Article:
Not so long ago, government agencies marveled at how well document imaging technology could eliminate filing cabinets, filing backlogs and problems with missing documents. But like a car without a steering wheel, imaging needs a tool to direct images to the right people at the right time. That tool is workflow software.

By combining work process changes with workflow, a growing number of agencies use imaging to its maximum potential to process information -- and execute tasks -- far more efficiently than ever. In some cases, agencies have been able to boost their productivity as much as 50 percent.

Workflow software automates the routing and handing-off of documents and tasks between workers in an office. In his book, The Workflow Imperative (Van Nostrand Reinhold), Thomas M. Koulopoulos explained that "Workflow applies many of the same concepts and benefits of factory automation and industrial engineering to the process of work management in an office environment."

Some of the those benefits include the elimination of unnecessary tasks, saving workers and management time, effort and costs associated with the performance of the tasks.

Originally used on mainframes and minicomputers, workflow software has, like so many other applications, grown in the marketplace since its acceptance as a PC-based tool. Its versatility has also grown. What began as specialty software for processing large numbers of transactions -- such as insurance claims or mortgage loans -- has evolved into a more nimble tool that can be used for automating smaller administrative and ad hoc tasks.

With the overall cost of workflow continuing to drop, the technology is rapidly gaining acceptance among a wide range of government agencies as a way to boost productivity, cut costs and improve taxpayer and customer service. Unemployment, worker disability, tax revenue and motor vehicle agencies are using workflow with their imaging systems.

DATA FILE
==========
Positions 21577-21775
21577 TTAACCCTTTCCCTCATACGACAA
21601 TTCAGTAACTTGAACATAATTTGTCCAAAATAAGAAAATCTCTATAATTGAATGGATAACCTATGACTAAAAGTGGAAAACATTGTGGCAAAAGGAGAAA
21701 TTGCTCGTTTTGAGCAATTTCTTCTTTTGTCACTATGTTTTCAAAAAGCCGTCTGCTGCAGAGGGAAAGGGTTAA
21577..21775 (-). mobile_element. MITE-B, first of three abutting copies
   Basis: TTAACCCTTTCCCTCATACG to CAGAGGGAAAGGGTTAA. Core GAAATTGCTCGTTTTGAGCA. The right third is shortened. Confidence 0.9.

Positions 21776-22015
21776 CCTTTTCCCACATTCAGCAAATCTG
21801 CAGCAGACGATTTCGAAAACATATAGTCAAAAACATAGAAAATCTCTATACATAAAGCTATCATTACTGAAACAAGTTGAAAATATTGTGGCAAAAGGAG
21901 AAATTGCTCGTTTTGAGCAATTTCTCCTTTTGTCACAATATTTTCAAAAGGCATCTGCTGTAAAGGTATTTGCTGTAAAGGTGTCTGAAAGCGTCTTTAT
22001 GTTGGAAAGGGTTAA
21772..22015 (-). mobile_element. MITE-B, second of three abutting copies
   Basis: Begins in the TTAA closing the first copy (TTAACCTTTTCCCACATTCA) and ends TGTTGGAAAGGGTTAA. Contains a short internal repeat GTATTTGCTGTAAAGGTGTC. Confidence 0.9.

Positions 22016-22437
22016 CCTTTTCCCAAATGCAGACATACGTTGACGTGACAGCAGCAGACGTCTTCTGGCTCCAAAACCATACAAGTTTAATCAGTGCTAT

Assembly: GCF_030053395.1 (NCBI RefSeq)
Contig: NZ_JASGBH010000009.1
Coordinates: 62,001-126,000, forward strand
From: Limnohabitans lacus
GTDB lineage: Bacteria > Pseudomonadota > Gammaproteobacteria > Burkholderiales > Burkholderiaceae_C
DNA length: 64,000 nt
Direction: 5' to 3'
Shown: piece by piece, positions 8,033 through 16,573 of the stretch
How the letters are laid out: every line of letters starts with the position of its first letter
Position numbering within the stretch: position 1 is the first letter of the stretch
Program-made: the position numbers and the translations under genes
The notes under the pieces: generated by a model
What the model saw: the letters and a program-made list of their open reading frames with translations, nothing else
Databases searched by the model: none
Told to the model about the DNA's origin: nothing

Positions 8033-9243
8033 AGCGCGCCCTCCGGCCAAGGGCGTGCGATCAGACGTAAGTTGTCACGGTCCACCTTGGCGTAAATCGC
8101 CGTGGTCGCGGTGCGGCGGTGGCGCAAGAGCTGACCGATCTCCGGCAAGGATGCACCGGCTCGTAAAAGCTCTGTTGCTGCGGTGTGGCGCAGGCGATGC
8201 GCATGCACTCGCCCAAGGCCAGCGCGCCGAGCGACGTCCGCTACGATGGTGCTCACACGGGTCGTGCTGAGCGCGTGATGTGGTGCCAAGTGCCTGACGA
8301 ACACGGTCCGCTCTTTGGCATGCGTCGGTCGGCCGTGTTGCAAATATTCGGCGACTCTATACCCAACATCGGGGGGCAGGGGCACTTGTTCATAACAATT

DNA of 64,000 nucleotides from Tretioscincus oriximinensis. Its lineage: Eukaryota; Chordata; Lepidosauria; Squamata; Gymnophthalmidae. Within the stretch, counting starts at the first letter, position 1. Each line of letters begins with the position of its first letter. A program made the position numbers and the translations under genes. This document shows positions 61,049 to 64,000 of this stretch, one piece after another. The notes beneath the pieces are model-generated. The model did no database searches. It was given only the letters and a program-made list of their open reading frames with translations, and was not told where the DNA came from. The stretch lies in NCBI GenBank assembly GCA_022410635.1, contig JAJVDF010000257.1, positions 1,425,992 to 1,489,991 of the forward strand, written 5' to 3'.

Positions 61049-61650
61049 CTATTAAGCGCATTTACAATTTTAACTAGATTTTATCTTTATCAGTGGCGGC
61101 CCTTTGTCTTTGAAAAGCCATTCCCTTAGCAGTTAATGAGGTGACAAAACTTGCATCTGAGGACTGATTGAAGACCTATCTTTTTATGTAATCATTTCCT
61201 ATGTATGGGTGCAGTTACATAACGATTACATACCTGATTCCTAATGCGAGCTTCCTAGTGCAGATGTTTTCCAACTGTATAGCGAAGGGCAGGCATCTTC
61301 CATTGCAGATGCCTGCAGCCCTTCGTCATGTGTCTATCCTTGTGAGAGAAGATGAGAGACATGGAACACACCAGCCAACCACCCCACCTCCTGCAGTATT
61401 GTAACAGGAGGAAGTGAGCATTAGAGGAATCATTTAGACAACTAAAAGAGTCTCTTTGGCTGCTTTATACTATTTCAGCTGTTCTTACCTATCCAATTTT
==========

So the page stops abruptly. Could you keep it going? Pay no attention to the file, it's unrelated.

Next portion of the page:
However, these workflow innovators are not operating entirely without risk. A lack of standards between different kinds of workflow systems and the need for extra computing power and network bandwidth to run both imaging and workflow can create management and budget headaches. Also, workflow systems can run into database bottlenecks when the number of users and transactions grows. Finally, workflow applications won't succeed on software alone. Agencies need to hone their project management and change management skills to ensure workflow success.

THREE KINDS OF WORKFLOW

Any manager can attest to the problems that plague a paper-based workflow system: lost and misfiled documents, delays in routing and difficulty in reporting the status of work in progress. With imaging, an agency can capture documents for quick and effective access, but not the process for routing and managing the documents between workers and workgroups. Workflow software solves the problem, unifying the pieces of information captured by imaging and other computer systems, and coordinating the transfer of the information that's required to support specific tasks and transactions. For this to happen, workflow systems must contain the schedules, priorities, routing paths, authorizations, security and even the roles of each individual in the work process. Because tasks and transactions can vary in volume and complexity, workflow vendors have developed products for different needs.

In general, the workflow market is divided into three categories:

* Production workflow automates complex, high-volume transactions that vary little from case to case. The work is typically process-oriented, mission-critical and requires high performance UNIX servers.

* Ad hoc workflow serves project-oriented work that involves a small number of steps that must be performed over a specified period of time. Ad hoc workflow is often used to route single document images or forms via existing e-mail systems.

* Administrative workflow automates the tasks required to process internal documents, such as time sheets, salary reviews, expense reports and correspondence. Not surprisingly, the volume of document images for administrative workflow tends to be low.